In response to a positive aggregate demand shock, the ICS first increases up to 0.8 index points after four months before decreasing to −1.1 index points during the next seven months. Both the peak and the trough are statistically significant at the approximate 5% level. Ac-cordingly, after an initial bout of optimism, U.S. households become more pessimistic about effects of an exogenous increase in global real economic activity. It is important to note that the same qualitative pattern can be found in U.S. cumulative real stock returns, which also in-crease initially before turning negative after about one year, in response to a positive aggregate

demand shock (compare, e.g., Kilian and Park, 2009; G¨untner, 2014a). This common pattern

might reflect the “law of the business cycle”, which dictates that every economic boom is sooner or later followed by a recession, and households’ anticipation of the end of the boom and the start of the recessionary phase. More likely, the explanation can be found in higher expected inflation, which eats up real household incomes unless they are expected to adjust accordingly. As a consequence, an exogenous increase in global real economic activity quickly makes way for a more gloomy perspective on future economic conditions.

Finally, a typical positive other oil demand shock, which raises the real price of crude oil significantly and for the entire two-year horizon, also has a statistically significant negative effect on the ICS during the first six months. The maximum effect of −1.0 index points is reached after four months. While the effect is quantitatively smaller thereafter, it remains at least marginally significant for much of the forecast horizon. Accordingly, there is strong evidence that other oil demand shocks such as a precautionary oil demand shock, for example, have a persistent negative effect on U.S. consumer confidence.

The results in this section confirm that “not all oil price shocks are alike” also from the perspective of U.S. consumers. Figure 5 illustrates the quantitative and qualitative differences in the response of the ICS to structural oil supply, aggregate demand, and other oil demand shocks. However, without further analysis, we can only conjecture how the different oil shocks are transmitted to consumer sentiment. In what follows, we therefore take a closer look at the impulse response functions of the ICS’ five components as well as seven more specific indices from the University of Michigan’s Surveys of Consumers.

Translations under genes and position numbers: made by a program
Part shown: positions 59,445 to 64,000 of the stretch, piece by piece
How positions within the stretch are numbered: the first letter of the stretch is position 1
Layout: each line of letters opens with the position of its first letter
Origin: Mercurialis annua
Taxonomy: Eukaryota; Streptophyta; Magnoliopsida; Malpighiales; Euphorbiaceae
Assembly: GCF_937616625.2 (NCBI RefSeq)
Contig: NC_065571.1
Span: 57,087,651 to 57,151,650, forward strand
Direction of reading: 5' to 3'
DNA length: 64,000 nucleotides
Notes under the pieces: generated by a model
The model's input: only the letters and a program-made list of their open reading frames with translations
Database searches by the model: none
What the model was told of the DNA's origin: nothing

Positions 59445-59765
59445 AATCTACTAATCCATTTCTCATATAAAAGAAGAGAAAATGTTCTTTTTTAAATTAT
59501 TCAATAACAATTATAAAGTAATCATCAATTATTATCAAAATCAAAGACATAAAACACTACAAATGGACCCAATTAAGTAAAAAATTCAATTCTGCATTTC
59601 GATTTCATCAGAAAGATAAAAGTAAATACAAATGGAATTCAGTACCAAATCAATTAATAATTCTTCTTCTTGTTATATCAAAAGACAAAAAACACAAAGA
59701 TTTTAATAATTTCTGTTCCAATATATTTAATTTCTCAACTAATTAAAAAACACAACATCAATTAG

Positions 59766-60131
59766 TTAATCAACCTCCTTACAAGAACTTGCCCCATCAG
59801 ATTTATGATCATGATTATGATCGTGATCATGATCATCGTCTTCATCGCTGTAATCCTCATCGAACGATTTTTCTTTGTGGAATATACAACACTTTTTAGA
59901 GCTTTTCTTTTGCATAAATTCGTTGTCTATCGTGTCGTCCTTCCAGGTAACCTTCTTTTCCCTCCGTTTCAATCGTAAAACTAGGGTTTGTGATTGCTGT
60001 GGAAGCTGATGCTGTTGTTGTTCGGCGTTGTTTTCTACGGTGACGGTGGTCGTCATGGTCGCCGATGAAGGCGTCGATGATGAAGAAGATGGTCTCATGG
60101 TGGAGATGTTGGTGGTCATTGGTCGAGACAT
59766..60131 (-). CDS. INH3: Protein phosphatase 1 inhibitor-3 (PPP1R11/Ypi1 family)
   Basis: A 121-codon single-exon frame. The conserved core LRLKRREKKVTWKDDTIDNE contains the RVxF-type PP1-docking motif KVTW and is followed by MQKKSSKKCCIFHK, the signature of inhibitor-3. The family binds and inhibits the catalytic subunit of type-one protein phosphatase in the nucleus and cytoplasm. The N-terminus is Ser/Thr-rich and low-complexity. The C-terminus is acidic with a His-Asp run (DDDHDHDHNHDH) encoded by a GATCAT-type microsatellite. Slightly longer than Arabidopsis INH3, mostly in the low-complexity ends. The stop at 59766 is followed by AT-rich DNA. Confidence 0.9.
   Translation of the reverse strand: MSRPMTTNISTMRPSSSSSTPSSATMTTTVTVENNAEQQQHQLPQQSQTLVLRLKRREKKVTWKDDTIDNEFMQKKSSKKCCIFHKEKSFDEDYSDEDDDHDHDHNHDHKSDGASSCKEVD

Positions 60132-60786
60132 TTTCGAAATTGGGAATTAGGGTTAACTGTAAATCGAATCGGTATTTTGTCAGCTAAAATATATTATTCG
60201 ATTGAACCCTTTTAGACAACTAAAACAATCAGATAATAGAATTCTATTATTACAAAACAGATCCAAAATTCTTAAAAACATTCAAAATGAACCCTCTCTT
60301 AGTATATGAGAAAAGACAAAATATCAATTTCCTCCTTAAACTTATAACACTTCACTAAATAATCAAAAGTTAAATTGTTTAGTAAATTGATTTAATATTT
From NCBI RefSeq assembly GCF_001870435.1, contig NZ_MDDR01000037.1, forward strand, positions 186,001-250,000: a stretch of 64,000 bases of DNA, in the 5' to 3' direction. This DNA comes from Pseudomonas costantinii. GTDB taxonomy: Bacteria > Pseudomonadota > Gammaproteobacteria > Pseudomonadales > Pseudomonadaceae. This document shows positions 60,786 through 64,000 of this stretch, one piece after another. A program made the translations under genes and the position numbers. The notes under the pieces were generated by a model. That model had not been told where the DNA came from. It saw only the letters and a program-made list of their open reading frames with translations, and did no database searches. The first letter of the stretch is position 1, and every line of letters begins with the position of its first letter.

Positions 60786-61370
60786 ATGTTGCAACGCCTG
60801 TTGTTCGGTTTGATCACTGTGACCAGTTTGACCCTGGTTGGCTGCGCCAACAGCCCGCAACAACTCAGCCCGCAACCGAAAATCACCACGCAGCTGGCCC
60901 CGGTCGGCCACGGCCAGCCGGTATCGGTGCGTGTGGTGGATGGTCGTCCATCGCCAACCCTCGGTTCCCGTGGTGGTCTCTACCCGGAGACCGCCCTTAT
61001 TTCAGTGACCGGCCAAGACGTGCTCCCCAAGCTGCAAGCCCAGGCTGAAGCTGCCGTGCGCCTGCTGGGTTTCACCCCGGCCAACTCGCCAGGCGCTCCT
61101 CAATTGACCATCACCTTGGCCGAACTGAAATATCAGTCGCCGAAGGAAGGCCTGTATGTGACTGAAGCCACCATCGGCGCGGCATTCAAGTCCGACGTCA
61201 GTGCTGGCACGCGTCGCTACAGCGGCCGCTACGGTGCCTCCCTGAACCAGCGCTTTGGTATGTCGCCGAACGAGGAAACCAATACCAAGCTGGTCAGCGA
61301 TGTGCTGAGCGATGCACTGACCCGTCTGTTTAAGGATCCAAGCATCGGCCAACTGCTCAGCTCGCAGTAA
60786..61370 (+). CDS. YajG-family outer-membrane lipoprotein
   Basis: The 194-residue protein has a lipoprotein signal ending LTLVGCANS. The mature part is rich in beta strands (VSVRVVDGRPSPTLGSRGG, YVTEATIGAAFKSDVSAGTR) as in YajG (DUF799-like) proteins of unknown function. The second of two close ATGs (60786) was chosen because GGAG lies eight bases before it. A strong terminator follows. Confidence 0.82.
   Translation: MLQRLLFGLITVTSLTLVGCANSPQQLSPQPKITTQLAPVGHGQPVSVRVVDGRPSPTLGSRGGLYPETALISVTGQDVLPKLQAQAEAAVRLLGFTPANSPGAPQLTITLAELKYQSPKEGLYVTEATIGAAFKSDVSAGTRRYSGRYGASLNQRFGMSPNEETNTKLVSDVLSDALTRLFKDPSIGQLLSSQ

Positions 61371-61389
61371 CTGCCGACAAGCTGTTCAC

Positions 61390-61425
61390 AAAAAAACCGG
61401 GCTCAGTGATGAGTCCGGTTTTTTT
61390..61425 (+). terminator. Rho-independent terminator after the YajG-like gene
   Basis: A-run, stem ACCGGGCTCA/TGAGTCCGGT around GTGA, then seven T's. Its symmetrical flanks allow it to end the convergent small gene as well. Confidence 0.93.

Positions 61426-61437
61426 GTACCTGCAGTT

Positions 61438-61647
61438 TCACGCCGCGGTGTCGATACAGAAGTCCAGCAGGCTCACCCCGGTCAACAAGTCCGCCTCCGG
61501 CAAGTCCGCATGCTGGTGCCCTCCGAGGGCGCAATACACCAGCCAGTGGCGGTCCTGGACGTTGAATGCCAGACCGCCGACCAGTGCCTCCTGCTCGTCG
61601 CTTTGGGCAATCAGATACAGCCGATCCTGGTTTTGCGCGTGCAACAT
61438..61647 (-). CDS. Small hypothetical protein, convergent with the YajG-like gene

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5.4 The Transmission of Oil Shocks to Consumer Sentiment

In order to investigate the channels through which structural oil demand and supply shocks affect the ICS, we repeatedly estimate the reduced-form VAR model in (2) and apply the identifying

strategy in (3), each time replacing sentitin the vector ztby an alternative measure of consumer

sentiment. It is then straightforward to compute the corresponding impulse response functions and compare them to the impulse responses in Figure 5.

5.4.1 Personal Financial and Economic Conditions

Consider first the five ICS components, i.e. pagot (current personal financial condition), pexpt

(expected future personal finances), bus12t(expected business conditions during next 12 months),

bus5t (expected business conditions during next 5 years), and durt (current buying conditions

for major household items).19

In Figure 6, each column plots the impulse responses to a typical oil supply, aggregate demand, and other oil demand shock, respectively, against those for ICS.

[Figure 6 about here]

While we already know that oil supply shocks have a small negative effect on the ICS that is only marginally significant in months 4-6, the first column of Figure 6 suggests that this result

is mainly driven by the impulse responses of pagot and durt, for which we find a (marginally)

significant reduction after three and four months, respectively. Qualitatively similar, albeit less

persistent negative effects can be found for the impulse responses of pexpt, bus12t, and bus5t.